India has asked Tesla Inc. to ramp up local procurement and share detailed manufacturing plans before the carmaker’s demands for lower taxes on electric vehicles are considered, a person with the knowledge of the matter said.
The ministries of heavy industries and finance sought the details from Tesla in a meeting earlier this month even as the government examines billionaire Elon Musk’s demand for lower taxes on EVs in Asia’s third-largest economy, the person said, asking not to be identified because the discussions are private.
The departments have also asked Tesla for its thoughts on importing fully built cars versus so-called knocked-down units or partially built vehicles, which attract a lower import levy, the person said.
Tesla didn’t respond to requests for comment. Representatives from India’s Ministry of Heavy Industries and the nation’s Ministry of Finance couldn’t immediately be reached for comment.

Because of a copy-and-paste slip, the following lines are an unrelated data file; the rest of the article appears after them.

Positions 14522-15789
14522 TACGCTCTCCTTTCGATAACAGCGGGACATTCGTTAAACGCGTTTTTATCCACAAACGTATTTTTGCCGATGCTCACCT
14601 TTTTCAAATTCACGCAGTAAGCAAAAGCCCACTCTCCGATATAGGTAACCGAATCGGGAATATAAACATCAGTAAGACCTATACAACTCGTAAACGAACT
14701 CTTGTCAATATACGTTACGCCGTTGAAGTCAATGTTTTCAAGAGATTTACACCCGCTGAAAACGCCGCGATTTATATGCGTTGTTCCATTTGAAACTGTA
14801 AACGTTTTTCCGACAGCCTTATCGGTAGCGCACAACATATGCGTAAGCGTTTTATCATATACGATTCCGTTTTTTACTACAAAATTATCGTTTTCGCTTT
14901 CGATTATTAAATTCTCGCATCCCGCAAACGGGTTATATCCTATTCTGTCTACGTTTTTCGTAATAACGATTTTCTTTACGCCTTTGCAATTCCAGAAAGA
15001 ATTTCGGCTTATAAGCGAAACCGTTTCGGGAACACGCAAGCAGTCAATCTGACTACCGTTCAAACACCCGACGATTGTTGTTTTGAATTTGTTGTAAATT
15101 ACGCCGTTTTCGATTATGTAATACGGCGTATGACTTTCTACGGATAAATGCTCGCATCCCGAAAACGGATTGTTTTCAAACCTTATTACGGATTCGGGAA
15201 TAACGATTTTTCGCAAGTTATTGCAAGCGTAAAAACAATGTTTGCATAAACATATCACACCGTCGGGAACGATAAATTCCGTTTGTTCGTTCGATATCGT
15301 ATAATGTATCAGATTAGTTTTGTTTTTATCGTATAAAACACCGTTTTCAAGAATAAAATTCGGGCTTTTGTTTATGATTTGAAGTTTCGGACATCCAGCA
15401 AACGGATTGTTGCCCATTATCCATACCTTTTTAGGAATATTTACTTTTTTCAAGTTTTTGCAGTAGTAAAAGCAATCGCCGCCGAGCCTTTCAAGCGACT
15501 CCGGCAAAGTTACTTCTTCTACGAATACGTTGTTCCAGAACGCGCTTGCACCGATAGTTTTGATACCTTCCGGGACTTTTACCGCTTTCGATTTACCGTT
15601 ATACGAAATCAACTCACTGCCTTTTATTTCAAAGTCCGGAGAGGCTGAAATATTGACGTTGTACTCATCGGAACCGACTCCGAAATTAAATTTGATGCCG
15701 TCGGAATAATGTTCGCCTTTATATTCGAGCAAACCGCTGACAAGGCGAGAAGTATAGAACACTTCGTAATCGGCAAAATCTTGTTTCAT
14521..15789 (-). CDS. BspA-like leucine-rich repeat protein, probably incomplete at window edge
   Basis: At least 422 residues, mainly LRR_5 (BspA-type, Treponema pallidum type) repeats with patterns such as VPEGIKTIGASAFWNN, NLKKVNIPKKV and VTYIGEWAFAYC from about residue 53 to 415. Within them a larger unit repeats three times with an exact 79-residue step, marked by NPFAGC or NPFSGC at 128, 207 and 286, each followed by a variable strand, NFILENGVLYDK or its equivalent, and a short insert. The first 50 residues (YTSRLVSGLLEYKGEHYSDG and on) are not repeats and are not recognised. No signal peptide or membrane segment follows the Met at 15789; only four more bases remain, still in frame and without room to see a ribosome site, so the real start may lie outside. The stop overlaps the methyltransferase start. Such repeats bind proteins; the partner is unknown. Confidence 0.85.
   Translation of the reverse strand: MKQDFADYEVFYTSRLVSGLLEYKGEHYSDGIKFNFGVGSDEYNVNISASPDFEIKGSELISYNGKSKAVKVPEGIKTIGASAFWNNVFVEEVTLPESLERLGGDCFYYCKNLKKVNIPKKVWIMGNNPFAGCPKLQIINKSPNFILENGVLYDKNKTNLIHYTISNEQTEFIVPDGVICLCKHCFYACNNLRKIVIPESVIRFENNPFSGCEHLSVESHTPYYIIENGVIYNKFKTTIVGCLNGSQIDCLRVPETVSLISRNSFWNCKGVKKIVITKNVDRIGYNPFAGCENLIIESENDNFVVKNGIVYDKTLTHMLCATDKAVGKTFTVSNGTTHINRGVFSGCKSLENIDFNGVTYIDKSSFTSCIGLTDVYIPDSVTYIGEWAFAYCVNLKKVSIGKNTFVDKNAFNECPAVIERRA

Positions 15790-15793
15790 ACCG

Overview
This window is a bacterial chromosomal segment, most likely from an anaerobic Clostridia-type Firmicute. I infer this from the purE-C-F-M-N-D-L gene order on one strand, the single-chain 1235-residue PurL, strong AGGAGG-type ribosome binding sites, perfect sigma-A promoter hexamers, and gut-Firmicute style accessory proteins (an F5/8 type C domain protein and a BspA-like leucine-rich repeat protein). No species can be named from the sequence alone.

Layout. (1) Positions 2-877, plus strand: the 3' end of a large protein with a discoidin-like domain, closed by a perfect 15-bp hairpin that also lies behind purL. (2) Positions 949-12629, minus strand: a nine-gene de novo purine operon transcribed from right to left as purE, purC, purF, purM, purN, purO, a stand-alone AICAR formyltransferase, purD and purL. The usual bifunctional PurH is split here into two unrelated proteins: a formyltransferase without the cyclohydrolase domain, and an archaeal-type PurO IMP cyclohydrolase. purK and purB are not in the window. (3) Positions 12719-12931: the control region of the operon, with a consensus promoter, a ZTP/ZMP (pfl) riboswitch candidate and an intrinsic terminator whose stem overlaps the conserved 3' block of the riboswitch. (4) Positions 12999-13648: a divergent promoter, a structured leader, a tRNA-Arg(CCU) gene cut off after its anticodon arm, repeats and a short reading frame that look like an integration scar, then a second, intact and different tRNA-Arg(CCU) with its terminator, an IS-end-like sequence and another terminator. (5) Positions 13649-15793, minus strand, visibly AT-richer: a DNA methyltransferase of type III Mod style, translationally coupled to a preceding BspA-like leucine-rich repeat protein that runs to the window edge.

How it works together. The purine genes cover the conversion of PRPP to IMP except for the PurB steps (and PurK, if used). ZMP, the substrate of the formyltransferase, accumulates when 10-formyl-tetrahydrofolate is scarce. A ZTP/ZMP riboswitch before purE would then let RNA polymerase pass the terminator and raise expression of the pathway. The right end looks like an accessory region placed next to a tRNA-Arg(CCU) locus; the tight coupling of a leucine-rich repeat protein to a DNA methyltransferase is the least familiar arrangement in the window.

California-based Tesla wrote to Prime Minister Narendra Modi’s government in July asking for the import duty on electric cars to be reduced to 40% from the current 60% to 100%. The company also asked for the 10% social welfare surcharge — which is levied on all imported cars and helps fund health and education programs — to be scrapped.
At the meeting, Tesla claimed it has procured components worth $100 million so far from India and suggested that figure would increase following any tax concessions, the person said. Tesla also pledged to make significant direct investments in sales, service, and charging infrastructure and evaluate broader investments in manufacturing once it enters the world’s second-most populous nation, the person said.
Musk has for several years showed his willingness to enter one of the world’s most-promising automobile markets, but complained that Indian rules prohibit him from testing the waters first with imports, as high duties make Tesla cars “unaffordable.”
–With assistance from Dana Hull.
(Except for the headline, this story has not been edited by NDTV staff and is published from a syndicated feed.)